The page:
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We Sold our House to Pay off Debt. Here’s Why!

We Sold our House to Pay off Debt. Here’s Why!

UPDATE October 4, 2022: After four-and-a-half years of renting and one wild housing market, we are homeowners again. Selling our house to pay off our debt, and then renting while we saved for a new home, was absolutely the right decision for us. It took a little longer than we expected, and the pandemic turned the housing market upside down, but it was definitely the right choice. I’m writing this from a *very* messy, half-unpacked house, surrounded by boxes and half-filled trash bags, and I have never been more grateful for my house. <3 OK, now on to the original post! 


We did it. We paid off all our debt. After years of watching our debt creep up and then slowly back down again (rinse, wash, repeat), we finally nipped it in the bud completely. In one fell swoop, we went from indebted to creditors to financial freedom. And you know what? 

It feels amazing.

We Sold Our House to Pay off Debt

But although we were going about it the traditional way (with a strict budget and the use of cash envelopes), we ultimately chose an outside-the-box method for paying everything off.

We sold our house to pay off all our debt.

Does that idea scare you a bit? It scared us! It took us nearly a year to make the decision to act on an idea that was first sparked when we realized we had enough equity in our home to give ourselves a fresh start and then some.

We didn’t make this decision overnight. We hemmed and hawed and stewed over it for months. But ultimately, it felt right for us – and several months later, we have no regrets and would do it again. 

I thought I’d share this post in a sort of FAQ format, since we do get lots of questions about our choice to sell, pay off debt, and become renters. If you have questions, please feel free to leave them in the comments below!

How did the idea to sell your house to pay off debt come about?

We have been budgeting for years. You can join my 60 Day Budgeting Challenge here to learn exactly the process we use (it’s free!). Athough we were paying things down, it was slow going. Especially considering we run a small business and are responsible for our own paychecks each month. The planner business is very seasonal and spring and summer are very tight financially. Even when we had a “good” month, we felt restricted by debt (imagine how free you would feel if you could wipe away a car payment!).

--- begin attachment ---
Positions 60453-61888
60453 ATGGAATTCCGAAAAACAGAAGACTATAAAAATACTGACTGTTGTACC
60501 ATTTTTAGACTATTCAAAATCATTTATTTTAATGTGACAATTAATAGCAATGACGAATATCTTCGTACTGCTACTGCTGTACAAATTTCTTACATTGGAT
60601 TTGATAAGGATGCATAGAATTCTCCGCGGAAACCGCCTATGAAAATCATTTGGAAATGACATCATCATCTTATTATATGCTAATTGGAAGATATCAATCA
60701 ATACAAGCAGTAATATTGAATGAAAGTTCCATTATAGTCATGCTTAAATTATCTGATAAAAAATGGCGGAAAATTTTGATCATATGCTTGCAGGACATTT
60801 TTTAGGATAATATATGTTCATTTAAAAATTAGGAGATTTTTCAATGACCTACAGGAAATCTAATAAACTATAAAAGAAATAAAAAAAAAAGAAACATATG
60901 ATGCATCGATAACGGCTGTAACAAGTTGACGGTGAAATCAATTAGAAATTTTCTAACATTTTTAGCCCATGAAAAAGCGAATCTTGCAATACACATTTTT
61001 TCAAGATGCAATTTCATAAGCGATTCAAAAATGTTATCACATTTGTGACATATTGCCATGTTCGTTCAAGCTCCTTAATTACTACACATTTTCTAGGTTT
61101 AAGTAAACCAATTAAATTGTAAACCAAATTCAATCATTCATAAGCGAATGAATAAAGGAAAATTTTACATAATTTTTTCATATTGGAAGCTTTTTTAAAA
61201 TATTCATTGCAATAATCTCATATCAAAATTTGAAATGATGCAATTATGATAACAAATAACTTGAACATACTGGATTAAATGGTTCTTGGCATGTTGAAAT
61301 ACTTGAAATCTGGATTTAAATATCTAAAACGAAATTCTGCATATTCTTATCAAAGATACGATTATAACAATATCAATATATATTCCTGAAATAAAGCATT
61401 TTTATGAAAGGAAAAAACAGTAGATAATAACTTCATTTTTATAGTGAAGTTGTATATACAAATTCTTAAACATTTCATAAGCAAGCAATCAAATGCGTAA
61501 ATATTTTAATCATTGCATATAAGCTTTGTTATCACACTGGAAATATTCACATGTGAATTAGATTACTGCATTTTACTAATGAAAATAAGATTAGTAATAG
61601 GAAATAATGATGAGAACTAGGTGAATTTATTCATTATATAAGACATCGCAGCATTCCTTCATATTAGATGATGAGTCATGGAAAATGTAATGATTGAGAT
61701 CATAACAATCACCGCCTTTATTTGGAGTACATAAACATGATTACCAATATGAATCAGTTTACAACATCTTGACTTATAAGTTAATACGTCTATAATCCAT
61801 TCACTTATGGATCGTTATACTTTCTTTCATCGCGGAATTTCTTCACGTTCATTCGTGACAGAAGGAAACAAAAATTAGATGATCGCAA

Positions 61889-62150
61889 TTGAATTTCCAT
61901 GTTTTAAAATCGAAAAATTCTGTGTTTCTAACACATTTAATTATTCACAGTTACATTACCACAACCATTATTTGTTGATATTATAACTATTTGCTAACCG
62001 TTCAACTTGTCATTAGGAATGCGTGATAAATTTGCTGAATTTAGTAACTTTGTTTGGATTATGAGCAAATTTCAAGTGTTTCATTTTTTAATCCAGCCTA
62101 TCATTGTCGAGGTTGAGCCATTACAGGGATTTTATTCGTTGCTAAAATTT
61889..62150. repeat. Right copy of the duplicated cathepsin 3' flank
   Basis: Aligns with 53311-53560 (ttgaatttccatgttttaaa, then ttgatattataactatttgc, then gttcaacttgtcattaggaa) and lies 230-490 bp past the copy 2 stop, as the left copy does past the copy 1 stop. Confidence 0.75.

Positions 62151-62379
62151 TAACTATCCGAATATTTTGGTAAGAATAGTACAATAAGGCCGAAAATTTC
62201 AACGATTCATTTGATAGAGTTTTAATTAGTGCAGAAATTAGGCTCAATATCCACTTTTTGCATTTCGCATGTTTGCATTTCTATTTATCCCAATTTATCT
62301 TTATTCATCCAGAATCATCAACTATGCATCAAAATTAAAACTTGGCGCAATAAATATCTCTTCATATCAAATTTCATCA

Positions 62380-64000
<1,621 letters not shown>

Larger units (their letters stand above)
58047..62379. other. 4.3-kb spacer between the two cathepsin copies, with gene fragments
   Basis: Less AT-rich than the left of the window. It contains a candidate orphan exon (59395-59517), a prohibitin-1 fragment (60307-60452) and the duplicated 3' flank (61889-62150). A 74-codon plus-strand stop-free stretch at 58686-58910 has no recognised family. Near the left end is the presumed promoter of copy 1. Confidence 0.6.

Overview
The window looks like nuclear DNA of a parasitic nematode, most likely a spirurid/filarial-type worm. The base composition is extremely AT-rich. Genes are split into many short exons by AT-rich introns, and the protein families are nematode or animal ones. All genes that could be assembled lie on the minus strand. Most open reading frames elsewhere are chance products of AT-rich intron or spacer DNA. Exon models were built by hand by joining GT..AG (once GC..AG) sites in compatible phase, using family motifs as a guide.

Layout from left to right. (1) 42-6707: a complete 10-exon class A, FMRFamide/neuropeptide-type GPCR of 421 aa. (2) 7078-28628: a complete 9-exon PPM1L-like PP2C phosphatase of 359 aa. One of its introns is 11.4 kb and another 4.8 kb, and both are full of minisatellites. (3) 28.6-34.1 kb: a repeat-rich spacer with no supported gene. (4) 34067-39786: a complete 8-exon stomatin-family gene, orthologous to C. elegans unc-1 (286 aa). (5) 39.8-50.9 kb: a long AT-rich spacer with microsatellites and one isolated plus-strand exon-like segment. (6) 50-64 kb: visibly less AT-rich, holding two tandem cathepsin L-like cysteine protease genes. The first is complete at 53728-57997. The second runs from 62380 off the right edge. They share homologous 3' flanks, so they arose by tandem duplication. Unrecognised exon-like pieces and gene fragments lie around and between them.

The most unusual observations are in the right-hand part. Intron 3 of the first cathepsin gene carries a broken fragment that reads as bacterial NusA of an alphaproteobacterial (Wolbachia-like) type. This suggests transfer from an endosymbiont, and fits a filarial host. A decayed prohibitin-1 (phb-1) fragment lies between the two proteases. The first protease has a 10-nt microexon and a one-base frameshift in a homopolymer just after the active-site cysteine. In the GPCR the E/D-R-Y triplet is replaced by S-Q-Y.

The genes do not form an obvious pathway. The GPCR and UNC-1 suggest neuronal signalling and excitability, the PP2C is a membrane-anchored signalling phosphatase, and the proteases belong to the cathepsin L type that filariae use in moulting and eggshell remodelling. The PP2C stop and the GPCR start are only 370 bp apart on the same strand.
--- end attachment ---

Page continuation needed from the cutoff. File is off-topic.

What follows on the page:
When friends in our neighborhood started selling their homes, we took a look at what our home was worth. We’d been in it for almost seven years and the value had gone up quite a bit. We realized that we could sell it, pay off all our debt, and fund an emergency fund. In addition to that, all of the money we spent each month on debt would be freed up to go into savings for a more robust emergency fund and then, savings for a down payment on our future “forever” home.

Emergency Fund

But even then, it wasn’t easy. I was scared to sell and go from homeowner to renter. We liked the idea of owning our home. It made us feel in control, and if we stayed in our home, the value would hopefully only increase. So we went back and forth for months.

Finally, we decided that financial freedom was worth giving up some of the independence of home ownership (and as it turns out, renting makes us feel freer than ever!).

Why didn’t you just stay in the house, keep paying off debt, and then sell it and use that as a down payment when you were ready to move?

This was a constant question we asked ourselves. Would it be better to just stay put, pay off our debt, and then sell and use that money for a down payment on the next home?


Maybe. It certainly would be what we were doing today if our home value hadn’t increased so much, or if we felt especially tied to that home. 

But we were ready to just cut off the debt completely. The housing market here is hot, and we felt fortunate that we could sell quickly and give ourselves a clean slate.

Was it hard to go from being a homeowner to a renter?

No, no, and no again. 

For one thing, our neighbors and close friends – who lived next door to us – were moving and planned on renting out their house. So we snagged it! We literally moved next door, into a very similar home. 


That was incredibly convenient, but not a deciding factor. There are lots of homes available for rent in our community, so we knew we could find a place and stay in our neighborhood – the kids didn’t have to change schools, and the disruption to our lives was minimal (except the part where I have to explain to everyone that we moved next door…ha). 

For us, renting is freeing. We’re not paying HOA fees. If we get stuck in another hail storm, we don’t have to deal with the insurance company to repair the roof. When we’re ready to move, we don’t have to go through the process of selling a house. After years of home ownership, hail storms, foundation issues…renting feels easy and I am ready to stay a renter until we find the home we want to call our own until we retire.

I didn’t feel burdened by our home…but I feel freer without it. If that even makes sense?

Would you recommend selling your house and paying off your debt to everyone?

I would not recommend this to anyone, but I also wouldn’t not recommend it. This was a very personal decision based on our experiences, our finances, and our goals. 

One thing we talked about – a lot – was how we’d feel if we sold the house, paid everything off, and then found ourselves back in debt again…and renting, with no equity to fall back on. 

Dolla Bills